The child care center provides the children with a wonderful learning environment, which is both nurturing and safe. Teaching the children life skills is a part of this.

Project Rainbow makes sure that these families are counseled appropriately and that the services they need to be stabilized are obtained.

The project also features educational and employment services. We have access to a number of GED programs, and we also attempt to give the women some direction in getting, and then keeping, a job.

There is also a health clinic for both mothers and children.

Editor: How long does a stay last?

Galante: Most of our residents are with us for at least six months, and some stay for a year. The length of stay depends on what is needed and, of course, the availability of housing.

Editor: How have you involved Stradley Ronon in the activities of Project Rainbow?

Galante: Needless to say, Project Rainbow has to raise a considerable amount of money to sustain itself. I have involved the firm's attorneys in a number of events which generate substantial revenue for the program. We also have an advocacy initiative which has to do with accessing governmental funds. The funds are there, but it is important to know how to go about addressing the appropriate agencies and legislatures, and there is a great deal of competition for these funds. This is an ongoing initiative that attempts to educate the funding agencies as to who we are and what we are trying to accomplish and, at the same time, train our people to approach the agencies in an intelligent and responsive way.

Editor: Please tell us about Project Rainbow's Galante Career Development Center.

Galante: The organization started out as a residential services program. In time, we realized that it would never be more than a temporary stop for most of the women we were attempting to serve - a kind of stopgap measure that put a roof over their heads for a period of time - but which would not address the long-term issues they faced. Putting housing together with counseling on how to mobilize their skills and find employment, however, offered at least the possibility of attaining a degree of self-sufficiency. That is what the Galante Career Development Center is all about. Counseling on a whole range of educational and employment opportunities is conducted by professionals in a clean, safe and secure setting, and the results are very encouraging.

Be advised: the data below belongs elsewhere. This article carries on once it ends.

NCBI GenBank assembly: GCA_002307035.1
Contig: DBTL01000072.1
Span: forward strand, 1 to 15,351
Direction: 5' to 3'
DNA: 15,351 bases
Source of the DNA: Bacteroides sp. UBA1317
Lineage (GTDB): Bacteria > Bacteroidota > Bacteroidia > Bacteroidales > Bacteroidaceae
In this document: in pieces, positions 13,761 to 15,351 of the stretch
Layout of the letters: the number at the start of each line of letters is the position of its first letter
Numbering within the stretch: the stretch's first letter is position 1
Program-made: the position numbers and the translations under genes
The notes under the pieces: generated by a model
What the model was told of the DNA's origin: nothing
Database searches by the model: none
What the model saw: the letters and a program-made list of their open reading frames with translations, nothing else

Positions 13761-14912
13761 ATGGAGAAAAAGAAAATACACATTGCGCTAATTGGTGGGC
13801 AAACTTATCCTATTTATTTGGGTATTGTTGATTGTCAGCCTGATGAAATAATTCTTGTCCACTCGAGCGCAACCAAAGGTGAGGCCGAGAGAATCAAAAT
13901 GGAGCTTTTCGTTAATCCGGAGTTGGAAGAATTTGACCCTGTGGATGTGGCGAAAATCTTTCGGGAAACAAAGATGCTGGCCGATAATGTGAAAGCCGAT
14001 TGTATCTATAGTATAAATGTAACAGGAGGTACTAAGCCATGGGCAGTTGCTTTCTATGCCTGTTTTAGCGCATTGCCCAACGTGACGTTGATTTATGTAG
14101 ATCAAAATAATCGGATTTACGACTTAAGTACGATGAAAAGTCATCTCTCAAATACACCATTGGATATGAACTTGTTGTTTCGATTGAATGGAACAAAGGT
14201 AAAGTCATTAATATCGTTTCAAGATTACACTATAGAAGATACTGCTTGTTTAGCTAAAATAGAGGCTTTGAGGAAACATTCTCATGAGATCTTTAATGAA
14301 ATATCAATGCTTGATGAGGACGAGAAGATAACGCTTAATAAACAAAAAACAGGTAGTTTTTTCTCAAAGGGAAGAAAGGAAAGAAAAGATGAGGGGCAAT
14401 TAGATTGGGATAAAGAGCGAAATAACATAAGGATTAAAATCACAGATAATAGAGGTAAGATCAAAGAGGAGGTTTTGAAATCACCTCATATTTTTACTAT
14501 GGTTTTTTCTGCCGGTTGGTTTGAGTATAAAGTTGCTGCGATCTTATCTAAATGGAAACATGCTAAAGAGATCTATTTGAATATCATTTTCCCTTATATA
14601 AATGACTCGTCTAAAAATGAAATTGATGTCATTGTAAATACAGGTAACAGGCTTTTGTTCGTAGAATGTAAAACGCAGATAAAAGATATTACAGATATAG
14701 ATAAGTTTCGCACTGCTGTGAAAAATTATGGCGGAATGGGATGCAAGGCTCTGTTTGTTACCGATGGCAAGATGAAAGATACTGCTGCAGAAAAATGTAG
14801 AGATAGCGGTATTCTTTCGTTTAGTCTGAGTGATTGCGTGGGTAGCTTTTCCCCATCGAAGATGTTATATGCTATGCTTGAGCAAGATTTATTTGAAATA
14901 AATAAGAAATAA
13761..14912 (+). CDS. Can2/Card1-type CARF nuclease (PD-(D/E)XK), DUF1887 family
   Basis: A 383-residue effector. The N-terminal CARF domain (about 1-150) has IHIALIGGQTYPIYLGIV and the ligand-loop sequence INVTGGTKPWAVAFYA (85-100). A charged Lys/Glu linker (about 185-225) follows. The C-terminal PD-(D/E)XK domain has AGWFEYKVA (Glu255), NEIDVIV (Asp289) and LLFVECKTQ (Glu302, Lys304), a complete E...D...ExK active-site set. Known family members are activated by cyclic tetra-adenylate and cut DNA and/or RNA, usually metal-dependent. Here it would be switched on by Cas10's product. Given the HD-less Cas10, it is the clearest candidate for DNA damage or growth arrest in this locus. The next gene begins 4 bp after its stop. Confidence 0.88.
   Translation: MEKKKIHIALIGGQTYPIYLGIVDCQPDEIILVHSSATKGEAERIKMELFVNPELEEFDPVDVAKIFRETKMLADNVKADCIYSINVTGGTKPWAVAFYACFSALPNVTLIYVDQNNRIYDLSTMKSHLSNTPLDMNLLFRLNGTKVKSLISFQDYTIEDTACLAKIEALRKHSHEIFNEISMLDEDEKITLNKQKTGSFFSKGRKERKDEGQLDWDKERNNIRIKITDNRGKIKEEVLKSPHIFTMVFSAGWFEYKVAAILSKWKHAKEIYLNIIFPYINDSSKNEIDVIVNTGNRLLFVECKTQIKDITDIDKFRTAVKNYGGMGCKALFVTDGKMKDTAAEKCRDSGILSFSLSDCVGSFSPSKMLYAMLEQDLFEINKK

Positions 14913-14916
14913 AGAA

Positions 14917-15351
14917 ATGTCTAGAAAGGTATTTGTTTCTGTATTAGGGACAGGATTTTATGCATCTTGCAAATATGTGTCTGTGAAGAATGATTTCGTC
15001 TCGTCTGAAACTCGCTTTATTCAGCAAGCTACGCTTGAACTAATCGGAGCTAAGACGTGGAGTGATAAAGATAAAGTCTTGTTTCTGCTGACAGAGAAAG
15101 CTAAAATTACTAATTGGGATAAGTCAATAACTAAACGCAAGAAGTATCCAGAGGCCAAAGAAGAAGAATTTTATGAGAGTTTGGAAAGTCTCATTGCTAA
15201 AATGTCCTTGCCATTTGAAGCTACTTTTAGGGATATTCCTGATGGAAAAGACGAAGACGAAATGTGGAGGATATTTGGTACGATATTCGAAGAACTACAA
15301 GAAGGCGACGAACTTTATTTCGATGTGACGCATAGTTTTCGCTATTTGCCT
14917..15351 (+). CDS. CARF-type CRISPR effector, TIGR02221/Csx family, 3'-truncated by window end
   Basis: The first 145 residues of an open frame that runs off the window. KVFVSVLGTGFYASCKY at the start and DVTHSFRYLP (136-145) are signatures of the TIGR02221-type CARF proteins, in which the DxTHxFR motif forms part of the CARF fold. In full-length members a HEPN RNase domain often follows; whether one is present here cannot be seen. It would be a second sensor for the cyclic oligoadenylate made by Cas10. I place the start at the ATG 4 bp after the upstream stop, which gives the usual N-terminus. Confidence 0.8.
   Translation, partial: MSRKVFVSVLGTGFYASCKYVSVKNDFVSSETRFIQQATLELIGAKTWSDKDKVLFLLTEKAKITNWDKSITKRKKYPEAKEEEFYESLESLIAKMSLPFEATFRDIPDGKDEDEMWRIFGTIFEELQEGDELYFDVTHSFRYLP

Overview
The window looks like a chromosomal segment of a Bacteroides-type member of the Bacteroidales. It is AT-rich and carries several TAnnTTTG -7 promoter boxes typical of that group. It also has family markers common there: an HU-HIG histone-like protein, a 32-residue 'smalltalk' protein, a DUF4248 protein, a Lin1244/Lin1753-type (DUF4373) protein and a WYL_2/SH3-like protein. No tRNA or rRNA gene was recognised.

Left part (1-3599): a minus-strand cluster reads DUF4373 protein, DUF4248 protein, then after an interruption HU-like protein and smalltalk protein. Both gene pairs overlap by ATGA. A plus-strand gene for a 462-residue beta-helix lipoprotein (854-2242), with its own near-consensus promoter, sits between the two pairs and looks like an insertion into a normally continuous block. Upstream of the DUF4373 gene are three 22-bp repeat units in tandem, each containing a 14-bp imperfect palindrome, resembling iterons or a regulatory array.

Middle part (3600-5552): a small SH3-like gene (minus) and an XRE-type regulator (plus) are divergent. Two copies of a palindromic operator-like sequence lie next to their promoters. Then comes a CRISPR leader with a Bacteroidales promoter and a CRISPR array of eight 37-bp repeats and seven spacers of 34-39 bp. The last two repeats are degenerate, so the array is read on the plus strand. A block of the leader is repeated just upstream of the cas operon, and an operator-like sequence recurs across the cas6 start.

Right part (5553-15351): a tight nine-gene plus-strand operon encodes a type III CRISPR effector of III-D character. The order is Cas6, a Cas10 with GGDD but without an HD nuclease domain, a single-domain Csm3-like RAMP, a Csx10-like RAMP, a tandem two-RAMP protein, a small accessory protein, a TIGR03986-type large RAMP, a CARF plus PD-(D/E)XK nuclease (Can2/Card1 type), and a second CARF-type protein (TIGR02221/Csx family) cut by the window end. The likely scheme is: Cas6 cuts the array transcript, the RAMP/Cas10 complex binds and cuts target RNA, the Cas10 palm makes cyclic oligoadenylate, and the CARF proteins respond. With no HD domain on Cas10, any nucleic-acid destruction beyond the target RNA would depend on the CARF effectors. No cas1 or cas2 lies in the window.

Editor: Your Project Rainbow work is rather far afield from your banking and real estate practice. How has this initiative impacted your practice?

Galante: It has served to make me a more intuitive and sensitive person, and it has made me a better lawyer. Some of the problems I have encountered in Project Rainbow have seemed utterly intractable at first blush - just as in my practice - but attention to detail, a careful sifting of the facts, an analysis of all of the options and provision for a little kindness goes a very long way. Just as in the practice of law, there are few situations which cannot be improved, if not entirely resolved, by the application of some hard work, logic and a little heart.

Editor: Obviously, you have enjoyed the support of Stradley Ronon in undertaking this work. What does this say about the image and the values that the firm seeks to promote?

Galante: Stradley has been more than supportive. In the 1990s, when there was a need at Project Rainbow for more of my time, I approached the firm and asked for a partial leave of absence. The firm was very understanding, and I think it speaks volumes when a firm permits one of its partners to take on a matter such as this, which at least for a time is going to cut down on the volume of professional work that person can handle. In my case, this was a two-year period. Most of us in private practice go through periods when we are compelled to be elsewhere, at least for part of the time, and I was both grateful for the accommodation I received from the firm to do what I knew was right and anxious to move forward with my practice when I returned on a full-time basis. For both the firm and for me, the benefits have been a two-way proposition.

Editor: Would you share with us your thoughts on the effect pro bono work has on firm morale?

Galante: Personally, this undertaking was a huge morale booster. It was one of the best experiences of my life, and I could not have taken it on had I not been at Stradley. Speaking for the firm, I believe that the values that are expressed in this kind of work reflects the highest expectations of our profession. I am very grateful to be at a firm that aspires to meet such expectations.